Today, Ukraine is no longer a subject that can be shoved around and made to follow the whims and pressures of greater powers. Rather, over the last few years, the country has acquired an increasing sense of national identity, something which history had prevented it from developing, also with respect to liberal democracy. Moreover, this finds its expression in the repeated elections, a phenomenon which should not be understood as the herald of Ukraine's division between East and West but acknowledged as an effort to live European civilization.
The Orange Revolution of Viktor Yushchenko - Ukraine's president in office - pursues the democratic ideals of the European Revolution of 1848, and thus ties in with this significant event in the path to today's Europe. Through this, Viktor Yushchenko has already acquired a proper place in European history, not just for himself, but also for his country.
Ukraine has a European background. This should also be made apparent by the colors of today's Ukrainian flag, blue and yellow. They are the colors of the Scandinavian Varangians, who once ruled from Kiev, as well as of contemporary Sweden, and they are the colors of medieval Galicia, which extended beyond the Dnieper River. The ordinances and privileges of Magdeburg were introduced, and at the end of the 18th century, Germans settled in the South of Ukraine. Add to this the Polish, and therefore European, influence over centuries, even after the division of Poland in 1792, 1793, and 1795.
Until the late 1930s, contemporaries - including the Galician born Austrian writer and journalist Joseph Roth - declare that fundamentally, Ukraine was a product of the Germans, an anti-Russian shield that was created at the end of World War I. This is not true, as the national movement in Ukraine had come about in the mid-19th century, especially in Western Ukraine, an area which had been annexed and was ruled by the Austrians, and which was influenced by the events taking place in Western Europe at the time. Yet, the fact that the Germans interfered in 1917-1918, especially in the fight against the Bolsheviks, is undisputed even in Ukraine. The atrocities committed between 1941 and 1944 by Germans and in the name of Germany, within the Reich Commission of Ukraine and against prisoners of war, obligate Germany; and connect the two countries.
In 1989, the Federal Republic of Germany is the first Western country to open a consulate general in Kiev. In October 1991, on the occasion of the German cultural week in Ukraine, the German Minister of Foreign Affairs, Hans-Dietrich Genscher, is the first Western foreign minister to pay an official visit to Ukraine. After the Ukrainian referendum of December 1, 1991, which resulted in Ukraine's secession from the Soviet Union, Germany immediately recognizes Ukraine's national sovereignty. Early in 1992 Germany upgrades its consulate to an embassy, thus making a place for itself in the history of Ukraine as the first Western country to have opened up an embassy in Kiev. The first official trip of independent Ukraine's initial president, Leonid Kravchuk, is a visit to Germany in February 1992; he pays another visit to Germany shortly afterwards. During German chancellor Helmut Kohl's visit to Kiev in June 1993, a common declaration, setting the ground for bilateral relations, is signed. This declaration is exceptionally comprehensive and amicable, and has not lost any of its significance to this day. Helmut Kohl states, "Ukraine needs Europe, but Europe also needs Ukraine."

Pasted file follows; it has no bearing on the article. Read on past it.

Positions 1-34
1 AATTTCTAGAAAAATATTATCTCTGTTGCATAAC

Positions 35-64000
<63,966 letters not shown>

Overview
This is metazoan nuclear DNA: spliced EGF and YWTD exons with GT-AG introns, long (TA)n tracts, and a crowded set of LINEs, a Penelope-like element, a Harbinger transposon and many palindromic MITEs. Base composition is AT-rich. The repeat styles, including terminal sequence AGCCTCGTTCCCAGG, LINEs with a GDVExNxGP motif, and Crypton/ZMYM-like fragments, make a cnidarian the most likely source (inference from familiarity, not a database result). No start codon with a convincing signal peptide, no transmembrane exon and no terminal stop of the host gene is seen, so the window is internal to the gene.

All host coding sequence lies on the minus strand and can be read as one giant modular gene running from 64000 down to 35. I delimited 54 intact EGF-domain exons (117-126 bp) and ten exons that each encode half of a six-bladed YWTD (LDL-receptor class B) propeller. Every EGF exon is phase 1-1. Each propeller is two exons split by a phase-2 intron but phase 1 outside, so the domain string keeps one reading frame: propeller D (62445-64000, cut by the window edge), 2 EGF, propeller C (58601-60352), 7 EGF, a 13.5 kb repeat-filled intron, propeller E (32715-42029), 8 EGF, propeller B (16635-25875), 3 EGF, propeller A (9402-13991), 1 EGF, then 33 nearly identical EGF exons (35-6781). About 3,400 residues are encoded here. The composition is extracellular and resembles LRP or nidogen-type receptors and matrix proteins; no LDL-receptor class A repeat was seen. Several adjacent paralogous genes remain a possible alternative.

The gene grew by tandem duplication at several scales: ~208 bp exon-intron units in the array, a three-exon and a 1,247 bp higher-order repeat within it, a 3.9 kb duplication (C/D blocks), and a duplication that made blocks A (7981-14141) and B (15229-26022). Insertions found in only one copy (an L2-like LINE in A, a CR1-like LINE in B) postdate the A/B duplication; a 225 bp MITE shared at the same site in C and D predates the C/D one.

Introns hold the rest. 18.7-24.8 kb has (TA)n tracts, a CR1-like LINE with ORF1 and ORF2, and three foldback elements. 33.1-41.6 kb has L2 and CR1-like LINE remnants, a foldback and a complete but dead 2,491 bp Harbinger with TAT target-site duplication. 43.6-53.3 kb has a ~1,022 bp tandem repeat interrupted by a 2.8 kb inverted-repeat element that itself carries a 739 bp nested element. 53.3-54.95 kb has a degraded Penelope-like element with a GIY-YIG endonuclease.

Today's German policies should give credit, in a much more visible manner, to Germany's historical ties to Ukraine. If Germany fails to do so, there is a great danger that it will lose its historical credibility. Burgeoning economic partnerships would also be harmed. It is Germany's responsibility to ensure that Ukraine is perceived the way it should be: as a European country. Germany should consider it its duty to enable the European Ukraine to become a member of the European Union. Ukraine can do without NATO membership, and should, out of respect for Russia's concerns. Ireland, Sweden Finland, Austria, Malta and Cyprus are not members of NATO, and France is not militarily, but all of the aforementioned countries are members of the European Union. This status should also be sought for Ukraine. The German political class should further work towards making this provision the basis of the transatlantic approach to Ukraine.
Dr. Heinrich Bonnenberg was advisor of the Administration of the President of Ukraine by order of the German Minister of Finance from 1997 to 2003.
Related materials from the Atlantic Community:
- Dire Consequences of Ukraine and Georgia Joining NATO
- Ukraine, NATO, and German Foreign Policy
- Surrealistic Debate Over NATO Membership for Ukraine